7. Deploying a Strategy • New Enhanced AD,FRS and Sysvol Features • These features require the use of backup products that are aware of the new capabilities built into Windows 2000 and 2003. • Running third-party backup products designed for Windows NT 4.0 could cause loss of data.

  8. Deploying a Strategy • Who can perform backups and restores? • Backups: Domain Administrators, and Backup Operators • Restores: Domain Administrators • Custom Group: • “Back up files and directories” right assigned to a security principal

  9. Deploying a Strategy Collect information before the disaster n Disk configuration n Computer name n IP addresses n Video mode settings n Domain information n Local Admin password n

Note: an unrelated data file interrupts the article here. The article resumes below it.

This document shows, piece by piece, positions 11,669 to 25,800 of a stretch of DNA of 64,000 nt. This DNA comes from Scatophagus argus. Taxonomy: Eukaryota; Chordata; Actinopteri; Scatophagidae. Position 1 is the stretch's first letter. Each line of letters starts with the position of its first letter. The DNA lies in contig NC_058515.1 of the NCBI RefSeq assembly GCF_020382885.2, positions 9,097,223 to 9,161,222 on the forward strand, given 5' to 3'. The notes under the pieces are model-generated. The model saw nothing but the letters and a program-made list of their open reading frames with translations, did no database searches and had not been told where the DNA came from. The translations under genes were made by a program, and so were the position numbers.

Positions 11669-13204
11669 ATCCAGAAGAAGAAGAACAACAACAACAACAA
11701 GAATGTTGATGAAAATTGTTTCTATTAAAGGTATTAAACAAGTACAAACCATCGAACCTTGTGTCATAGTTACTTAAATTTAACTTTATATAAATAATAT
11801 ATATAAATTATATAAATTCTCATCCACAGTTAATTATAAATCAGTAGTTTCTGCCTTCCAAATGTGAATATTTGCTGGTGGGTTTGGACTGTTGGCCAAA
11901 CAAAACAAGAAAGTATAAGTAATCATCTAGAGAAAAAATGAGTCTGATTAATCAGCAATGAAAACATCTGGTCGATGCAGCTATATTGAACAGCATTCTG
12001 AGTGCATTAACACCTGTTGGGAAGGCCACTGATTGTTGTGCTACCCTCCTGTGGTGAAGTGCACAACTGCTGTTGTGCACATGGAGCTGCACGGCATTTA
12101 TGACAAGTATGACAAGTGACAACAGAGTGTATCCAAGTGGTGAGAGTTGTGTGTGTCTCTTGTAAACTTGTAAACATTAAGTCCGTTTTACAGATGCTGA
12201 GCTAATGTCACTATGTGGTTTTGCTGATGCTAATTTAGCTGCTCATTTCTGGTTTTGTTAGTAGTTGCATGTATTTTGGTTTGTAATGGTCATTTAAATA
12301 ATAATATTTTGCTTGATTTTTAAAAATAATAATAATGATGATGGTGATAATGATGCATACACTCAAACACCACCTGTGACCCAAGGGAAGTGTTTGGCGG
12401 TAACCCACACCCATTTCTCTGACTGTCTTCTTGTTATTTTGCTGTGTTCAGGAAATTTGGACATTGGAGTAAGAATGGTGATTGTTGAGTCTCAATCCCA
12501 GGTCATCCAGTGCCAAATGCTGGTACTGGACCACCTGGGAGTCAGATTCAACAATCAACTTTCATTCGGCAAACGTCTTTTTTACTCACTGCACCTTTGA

10. Backup and Restore Utility • Ntbackup -New graphical utility • Offers three wizards: • Backup • Restore • Emergency Repair Disk – Automated System Recovery • Backup Media • Tape drive, a logical drive, a removable disk

  11. Ntbackup What can I do • Backup “System state” and Windows system files while DC is online • Backup and Restore to hard disk or any other disk that the system can access • Schedule regular back ups • Create an Emergency Repair disk (ERD)


  13. Ntbackup Limitations • Support only ”Normal” backup of AD (Not incremental) • You cannot back up AD by iteslf (Entire System state) • ”System State” cannot be backed up from remote PC. • ”System state” Restore can only be done when AD is offline • Can ”only” be restored to the same DC • The Backup tool does not encrypt the unencrypted backup contents during the backup process.

  14. The Age of your Backup • It is not possible to restore a backup image into a replicated enterprise that is older than the tombstone lifetime value for the enterprise. • The tombstone lifetime value represents the number of days that the deleted object (or tombstone) must be retained before it can be permanently removed from the directory